The question of land dispossession has again come up eight years after the TJC submitted its report. It has taken a hunger strike by Clency Harmon for the Government to become alive to the need for some form of redress in the matter of land dispossession. It took similar hunger strikes by lady school cleaners, BAI policy holders/investors and CWA contract labour for things to start moving.
One may conveniently seek refuge in a legalistic approach, as done by some members of the government, and contend that the issue of land dispossession and redress is complex – in much the same way as it did earlier as regards the school cleaners or BAI policy-holders, etc., most of whom if not all having been the victims of fraudulent practices by private parties and companies but also of public institutions which failed in the first place to assume their role of oversight in their respective sectors, namely the Ministry of Labour and the Financial Services Commission respectively.
It also amounts to a government failing to live up to its constitutional and moral obligations to promote the norms of justice, fairness, and equity – the consequence of which is that hunger strikes are now viewed by victims of injustice or fraud from diverse sectors as the only way to get the government to get off its high horse of self-sufficient legalism. When people show courage and the willingness to ultimately sacrifice themselves by means of a hunger strike, it is usually to demand from the authorities, which are perceived to have distanced themselves from the concerns of the common people, that their grievances are looked into with compassion and that the decision makers act sensibly.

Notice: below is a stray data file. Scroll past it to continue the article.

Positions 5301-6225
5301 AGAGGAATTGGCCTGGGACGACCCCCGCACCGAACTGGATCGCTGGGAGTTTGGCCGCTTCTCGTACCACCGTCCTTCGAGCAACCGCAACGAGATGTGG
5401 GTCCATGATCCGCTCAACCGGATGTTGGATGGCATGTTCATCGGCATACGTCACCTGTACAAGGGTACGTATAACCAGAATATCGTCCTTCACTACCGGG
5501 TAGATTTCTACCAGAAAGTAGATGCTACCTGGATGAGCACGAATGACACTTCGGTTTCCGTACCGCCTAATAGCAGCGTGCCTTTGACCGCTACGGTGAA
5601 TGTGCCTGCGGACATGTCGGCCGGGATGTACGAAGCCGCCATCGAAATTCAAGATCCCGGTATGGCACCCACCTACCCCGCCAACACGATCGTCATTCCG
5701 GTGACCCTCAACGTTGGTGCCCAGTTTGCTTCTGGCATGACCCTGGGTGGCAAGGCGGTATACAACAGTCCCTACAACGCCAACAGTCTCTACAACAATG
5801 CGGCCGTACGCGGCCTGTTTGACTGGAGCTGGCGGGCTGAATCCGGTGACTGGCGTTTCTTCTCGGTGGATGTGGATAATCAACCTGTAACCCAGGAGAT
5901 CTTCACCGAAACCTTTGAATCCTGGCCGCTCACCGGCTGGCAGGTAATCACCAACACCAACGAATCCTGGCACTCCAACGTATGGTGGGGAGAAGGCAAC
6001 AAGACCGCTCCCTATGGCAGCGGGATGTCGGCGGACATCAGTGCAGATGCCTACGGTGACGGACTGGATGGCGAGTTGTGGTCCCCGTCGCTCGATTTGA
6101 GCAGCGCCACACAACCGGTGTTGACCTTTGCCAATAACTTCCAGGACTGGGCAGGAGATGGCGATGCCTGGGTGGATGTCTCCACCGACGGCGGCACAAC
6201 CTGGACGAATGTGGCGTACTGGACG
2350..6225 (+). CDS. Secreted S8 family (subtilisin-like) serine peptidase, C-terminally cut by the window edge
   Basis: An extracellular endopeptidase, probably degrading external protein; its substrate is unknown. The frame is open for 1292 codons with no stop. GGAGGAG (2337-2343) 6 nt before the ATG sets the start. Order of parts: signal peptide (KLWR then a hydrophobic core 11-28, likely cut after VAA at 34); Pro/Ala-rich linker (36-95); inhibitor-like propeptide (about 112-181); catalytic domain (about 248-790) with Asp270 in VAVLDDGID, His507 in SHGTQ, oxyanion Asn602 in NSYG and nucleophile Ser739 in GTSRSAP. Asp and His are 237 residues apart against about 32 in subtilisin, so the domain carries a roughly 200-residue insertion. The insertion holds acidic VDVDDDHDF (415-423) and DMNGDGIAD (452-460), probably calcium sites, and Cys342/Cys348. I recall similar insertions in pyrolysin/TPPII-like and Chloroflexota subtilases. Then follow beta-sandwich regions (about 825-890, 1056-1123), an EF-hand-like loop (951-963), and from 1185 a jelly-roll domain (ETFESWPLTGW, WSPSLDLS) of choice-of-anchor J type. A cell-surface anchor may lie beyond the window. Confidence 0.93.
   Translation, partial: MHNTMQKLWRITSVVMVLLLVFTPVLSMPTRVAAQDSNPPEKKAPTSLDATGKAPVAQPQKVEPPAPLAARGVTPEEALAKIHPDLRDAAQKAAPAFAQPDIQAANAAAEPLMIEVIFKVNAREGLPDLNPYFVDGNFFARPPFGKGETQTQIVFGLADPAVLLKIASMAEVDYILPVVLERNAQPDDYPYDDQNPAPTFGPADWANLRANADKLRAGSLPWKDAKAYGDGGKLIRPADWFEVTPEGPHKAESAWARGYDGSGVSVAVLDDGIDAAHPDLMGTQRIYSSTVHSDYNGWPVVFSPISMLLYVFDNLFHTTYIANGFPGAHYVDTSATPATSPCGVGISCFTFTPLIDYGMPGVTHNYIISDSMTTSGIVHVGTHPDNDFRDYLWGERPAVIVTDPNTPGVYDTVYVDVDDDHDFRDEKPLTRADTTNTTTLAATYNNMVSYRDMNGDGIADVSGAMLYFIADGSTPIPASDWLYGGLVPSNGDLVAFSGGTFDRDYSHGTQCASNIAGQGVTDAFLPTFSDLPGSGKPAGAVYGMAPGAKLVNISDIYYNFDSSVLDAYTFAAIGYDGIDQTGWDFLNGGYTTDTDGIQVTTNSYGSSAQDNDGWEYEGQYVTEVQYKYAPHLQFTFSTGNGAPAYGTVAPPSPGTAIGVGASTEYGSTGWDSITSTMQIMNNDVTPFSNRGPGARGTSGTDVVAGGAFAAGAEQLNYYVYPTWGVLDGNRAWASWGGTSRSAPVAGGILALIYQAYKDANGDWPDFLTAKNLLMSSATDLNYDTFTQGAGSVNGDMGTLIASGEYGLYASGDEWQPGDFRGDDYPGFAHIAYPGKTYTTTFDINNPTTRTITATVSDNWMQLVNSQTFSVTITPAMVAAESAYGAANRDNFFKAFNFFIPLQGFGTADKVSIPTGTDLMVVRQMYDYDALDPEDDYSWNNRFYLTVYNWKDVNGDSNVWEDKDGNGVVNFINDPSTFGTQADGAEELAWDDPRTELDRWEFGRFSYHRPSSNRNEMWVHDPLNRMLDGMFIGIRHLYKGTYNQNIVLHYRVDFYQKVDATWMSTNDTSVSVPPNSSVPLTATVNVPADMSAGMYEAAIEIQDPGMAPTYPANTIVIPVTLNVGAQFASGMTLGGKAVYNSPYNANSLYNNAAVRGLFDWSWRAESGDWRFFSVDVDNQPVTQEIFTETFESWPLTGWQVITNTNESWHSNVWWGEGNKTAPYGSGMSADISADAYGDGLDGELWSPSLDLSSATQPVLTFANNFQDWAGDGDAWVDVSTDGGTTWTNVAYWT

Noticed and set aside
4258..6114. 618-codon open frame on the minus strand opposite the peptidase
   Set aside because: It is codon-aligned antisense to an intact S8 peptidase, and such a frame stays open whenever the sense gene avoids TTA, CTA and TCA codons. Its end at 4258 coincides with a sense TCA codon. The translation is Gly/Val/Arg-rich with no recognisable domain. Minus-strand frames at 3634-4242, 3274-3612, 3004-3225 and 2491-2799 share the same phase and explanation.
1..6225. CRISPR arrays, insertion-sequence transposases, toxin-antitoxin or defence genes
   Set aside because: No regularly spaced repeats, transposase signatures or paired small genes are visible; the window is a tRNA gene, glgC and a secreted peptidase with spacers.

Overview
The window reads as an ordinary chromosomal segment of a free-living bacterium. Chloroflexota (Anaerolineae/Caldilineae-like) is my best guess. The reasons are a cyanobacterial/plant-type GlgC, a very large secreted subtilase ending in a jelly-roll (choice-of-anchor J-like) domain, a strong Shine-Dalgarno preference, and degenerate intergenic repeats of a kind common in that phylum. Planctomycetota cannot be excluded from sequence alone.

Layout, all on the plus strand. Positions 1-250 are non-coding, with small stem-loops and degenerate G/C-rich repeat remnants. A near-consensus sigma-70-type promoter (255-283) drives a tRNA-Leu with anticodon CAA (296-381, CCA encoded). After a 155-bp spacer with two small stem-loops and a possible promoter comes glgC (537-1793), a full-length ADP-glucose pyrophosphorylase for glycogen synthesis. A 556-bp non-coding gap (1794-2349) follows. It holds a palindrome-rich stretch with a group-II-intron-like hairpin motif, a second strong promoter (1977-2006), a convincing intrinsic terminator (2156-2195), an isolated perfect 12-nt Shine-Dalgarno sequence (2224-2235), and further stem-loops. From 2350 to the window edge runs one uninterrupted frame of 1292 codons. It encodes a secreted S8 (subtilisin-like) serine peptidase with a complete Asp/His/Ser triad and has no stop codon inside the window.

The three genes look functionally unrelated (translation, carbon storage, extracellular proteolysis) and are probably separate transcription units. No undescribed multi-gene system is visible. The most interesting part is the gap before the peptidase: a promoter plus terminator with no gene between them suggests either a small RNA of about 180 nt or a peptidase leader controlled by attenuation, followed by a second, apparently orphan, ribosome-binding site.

There seems to be a conspiracy of silence, an impenetrable veil behind which are hiding those who are pulling the strings and directing governments to give in to their agenda, which is not necessarily in the national interest or the general welfare of the people. Who are they? And why do they wield such influence, whether it is in the energy sector where, for example, the IPPs get away with using coal at the same time as this is denied for other promoters on environmental grounds, or the massive development projects which as our interviewee Dr Vijaya Teelock points out is resulting in the expanding ‘betonisation’ of our land with the consequences that others outside of these privileged zones have to bear the brunt of.
In the street protests in Algeria that have resulted in the ousting of the ailing long-serving President Bouftelika, the people said that they had had enough of the nexus between the politicians in power, wealthy businessmen, and the military. We don’t have a military here, but the other two groups are present, as they are in many other countries. Is their combined agenda the reason for the inaction on the part of those who are supposed to work for the people? Will we come to the point where hunger strikes and small protest groups are not sufficient to bring about change? We do hope for the country that we may not reach that day.
* Published in print edition on 12 April 2019